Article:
11 Russian bombers flew a mock attack on a Norwegian radar site in early 2018

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A Sukhoi Su-24M of the Russian Air Force inflight over Russia in May 2009. (WIkimedia Commons/Alexander Mishin0

Eleven Russian bombers in early 2018 flew a mock attack on a Norwegian radar site, Lt. Gen. Morten Haga Lunde, the director of Norway's intelligence service, revealed in early February 2019.


The Su-24 supersonic bombers took off from Monchegorsk air base on the Kola Peninsula, flew out over the Barents Sea then turned and formed into an attack formation before zooming toward the Norwegian town of Vardø, Lunde recalled.

"Located on a small island on the Barents Sea coast, Vardø is traditionally a fishing town, but its location close to Russia's heavy militarized Kola Peninsula makes it a perfect location for radar surveillance," The Barents Observer explained.

"The so-called Globus-II radar has for decades been a thorn in relations between Moscow and Oslo. Officially the radar observes objects in space," the news site continued. "It is also believed to be highly capable of monitoring and building a signature database of Russian ballistic missiles."

"The radars in Vardø are operated by the Norwegian Intelligence Service."

Russia frequently conducts mock air and commando raids, both as practice for war-time operations and as a form of intimidation targeting rival states.

Kristian Åtland, an expert with the Norwegian Defense Research Establishment, told Barents Observer the 2018 simulated attack was a "deliberate and carefully planned Russian signaling operation."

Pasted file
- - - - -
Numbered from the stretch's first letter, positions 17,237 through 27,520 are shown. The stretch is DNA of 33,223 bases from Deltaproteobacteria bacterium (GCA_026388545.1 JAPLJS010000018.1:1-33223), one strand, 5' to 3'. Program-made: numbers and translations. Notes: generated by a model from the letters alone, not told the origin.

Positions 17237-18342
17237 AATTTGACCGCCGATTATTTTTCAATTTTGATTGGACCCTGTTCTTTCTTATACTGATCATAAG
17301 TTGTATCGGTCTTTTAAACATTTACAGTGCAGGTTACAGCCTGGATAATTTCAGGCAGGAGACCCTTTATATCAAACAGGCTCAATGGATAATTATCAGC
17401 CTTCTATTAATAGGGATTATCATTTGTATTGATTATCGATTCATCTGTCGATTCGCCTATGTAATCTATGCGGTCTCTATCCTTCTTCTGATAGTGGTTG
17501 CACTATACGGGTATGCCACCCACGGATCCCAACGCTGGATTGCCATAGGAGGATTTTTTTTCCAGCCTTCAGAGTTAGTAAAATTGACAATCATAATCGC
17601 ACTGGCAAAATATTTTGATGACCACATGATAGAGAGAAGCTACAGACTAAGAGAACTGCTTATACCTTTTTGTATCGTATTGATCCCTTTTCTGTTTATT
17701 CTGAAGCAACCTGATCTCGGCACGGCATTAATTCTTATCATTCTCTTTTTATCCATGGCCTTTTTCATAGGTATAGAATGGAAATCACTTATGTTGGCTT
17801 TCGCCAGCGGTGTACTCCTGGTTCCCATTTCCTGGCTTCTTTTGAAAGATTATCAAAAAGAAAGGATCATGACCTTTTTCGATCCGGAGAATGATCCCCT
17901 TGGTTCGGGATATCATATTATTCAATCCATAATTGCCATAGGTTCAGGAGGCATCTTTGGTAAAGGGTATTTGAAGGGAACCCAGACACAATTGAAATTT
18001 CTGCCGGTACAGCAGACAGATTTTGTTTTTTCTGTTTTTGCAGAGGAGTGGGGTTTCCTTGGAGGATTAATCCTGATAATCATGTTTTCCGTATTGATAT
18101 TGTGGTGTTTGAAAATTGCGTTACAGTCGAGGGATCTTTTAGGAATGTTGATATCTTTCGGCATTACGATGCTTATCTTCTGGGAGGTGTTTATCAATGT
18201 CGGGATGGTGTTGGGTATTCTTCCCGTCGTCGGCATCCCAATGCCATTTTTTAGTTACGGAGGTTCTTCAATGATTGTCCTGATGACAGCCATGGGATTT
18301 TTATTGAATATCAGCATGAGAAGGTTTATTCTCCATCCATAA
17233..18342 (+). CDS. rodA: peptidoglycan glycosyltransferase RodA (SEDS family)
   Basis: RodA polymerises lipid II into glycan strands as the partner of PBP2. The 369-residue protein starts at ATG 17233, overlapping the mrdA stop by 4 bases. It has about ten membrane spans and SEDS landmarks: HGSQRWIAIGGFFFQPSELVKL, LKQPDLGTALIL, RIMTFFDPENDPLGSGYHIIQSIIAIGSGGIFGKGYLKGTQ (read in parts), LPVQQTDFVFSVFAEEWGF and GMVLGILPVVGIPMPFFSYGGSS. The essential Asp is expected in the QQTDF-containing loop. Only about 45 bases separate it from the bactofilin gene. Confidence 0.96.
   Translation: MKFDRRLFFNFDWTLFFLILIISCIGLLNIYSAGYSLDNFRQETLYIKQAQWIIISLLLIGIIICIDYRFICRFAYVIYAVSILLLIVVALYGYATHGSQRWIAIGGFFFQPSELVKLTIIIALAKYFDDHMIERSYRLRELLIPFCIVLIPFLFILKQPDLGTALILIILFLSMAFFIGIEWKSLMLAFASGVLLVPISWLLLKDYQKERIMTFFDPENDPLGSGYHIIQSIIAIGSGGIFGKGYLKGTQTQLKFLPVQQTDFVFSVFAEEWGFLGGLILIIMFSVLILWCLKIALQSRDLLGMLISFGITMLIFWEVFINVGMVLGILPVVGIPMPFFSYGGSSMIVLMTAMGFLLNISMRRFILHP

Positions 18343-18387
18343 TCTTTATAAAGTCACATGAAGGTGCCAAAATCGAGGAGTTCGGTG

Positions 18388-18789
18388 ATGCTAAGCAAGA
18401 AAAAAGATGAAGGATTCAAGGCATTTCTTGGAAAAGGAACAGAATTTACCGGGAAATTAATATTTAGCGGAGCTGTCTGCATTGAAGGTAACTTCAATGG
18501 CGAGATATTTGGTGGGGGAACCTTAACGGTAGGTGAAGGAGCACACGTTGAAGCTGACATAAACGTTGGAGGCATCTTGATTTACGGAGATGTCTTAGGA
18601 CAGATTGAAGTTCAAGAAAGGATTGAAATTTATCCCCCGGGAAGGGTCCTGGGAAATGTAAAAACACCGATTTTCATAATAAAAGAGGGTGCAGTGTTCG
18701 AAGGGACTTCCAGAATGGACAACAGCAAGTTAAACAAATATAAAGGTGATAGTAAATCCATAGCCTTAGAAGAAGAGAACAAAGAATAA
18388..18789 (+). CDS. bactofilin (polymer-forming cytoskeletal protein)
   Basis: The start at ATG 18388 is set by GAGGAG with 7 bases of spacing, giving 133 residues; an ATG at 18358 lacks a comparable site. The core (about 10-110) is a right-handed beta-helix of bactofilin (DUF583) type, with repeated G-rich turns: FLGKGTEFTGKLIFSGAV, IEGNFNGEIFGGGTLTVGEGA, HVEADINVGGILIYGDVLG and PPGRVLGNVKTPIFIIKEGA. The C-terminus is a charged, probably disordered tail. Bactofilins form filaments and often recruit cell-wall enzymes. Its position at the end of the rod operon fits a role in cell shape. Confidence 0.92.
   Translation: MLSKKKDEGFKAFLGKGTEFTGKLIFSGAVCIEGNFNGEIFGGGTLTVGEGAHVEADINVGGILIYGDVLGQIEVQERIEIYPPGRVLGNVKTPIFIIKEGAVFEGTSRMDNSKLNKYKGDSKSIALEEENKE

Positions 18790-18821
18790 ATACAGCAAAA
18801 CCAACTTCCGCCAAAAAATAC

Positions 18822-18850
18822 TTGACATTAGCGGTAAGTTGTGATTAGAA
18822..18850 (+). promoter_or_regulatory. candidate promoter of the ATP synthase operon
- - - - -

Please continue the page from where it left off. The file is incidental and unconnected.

Russian forces in July 2018 daringly simulated an assault on Gogland Island in the Finland Sea just south of Sweden. The island is Russian territory.

"The difficulty of landing on the coast of the island was [due to] the unpreparedness of the site and the choppy wind that is characteristic of all the islands of the Gulf of Finland," the Kremlin stated.

"The special forces left the side of the Mi-8AMTSH helicopter at an altitude of 2,500 meters three kilometers from the island."

The commandos used satellite navigation to steer themselves to the landing zone, the Russian statement continued. "After landing, the scouts disguised the parachutes and advanced into the interior of the island."

Shortly before the island raid and around the same time as the mock attack on Vardø, 17 Russian warplanes buzzed the Royal Navy destroyer HMS Duncan in the Black Sea.

A year earlier in March 2017, nine Russian warplanes conducted another raid targeting Vardø. Three months later in May 2017, 12 Russian planes simulated attack runs on NATO vessels exercising in Norwegian waters off Tromsø.

The same month, a separate Russian force pretend-bombed military installations in the vicinity of Bodø, the home of the Norwegian military's joint headquarters and its fleet of F-16 fighters.

In April 2014, a Russian Su-24 made several passes near the U.S. Navy destroyer USS Donald Cook in the Black Sea. "It would be real interesting to see what shows up in the Russian papers in the morning, how they play it," Rick Hoffman, a retired Navy captain, told Navy Times .

A few months prior to the Donald Cook incident, two Russian Su-27 fighters and four Tu-22M bombers simulated attack runs against Poland, the Baltic countries and the southern tip of Öland in Sweden.

At least some of those mock attacks matched the profile of a nuclear strike, NATO officials admitted in 2016.

"As part of its overall military build-up, the pace of Russia's military maneuvers and drills have reached levels unseen since the height of the Cold War," Jens Stoltenberg, then the secretary general of NATO, warned in 2015.

Reacting to Russia's attempted intimidation of HMS Duncan, Royal Navy lieutenant commander James Smith was defiant. "They may consider it to be escalatory, we certainly don't," Smith told The Daily Mail . "But it depends on how you spin the narrative. The one thing the Russians are very good at is spinning a narrative."

"We have to demonstrate and create our own as well," Smith continued. "They can scream and shout all they want but we still have the right, as do all these units, to be where we are, operating how we are."

This article originally appeared on The National Interest.

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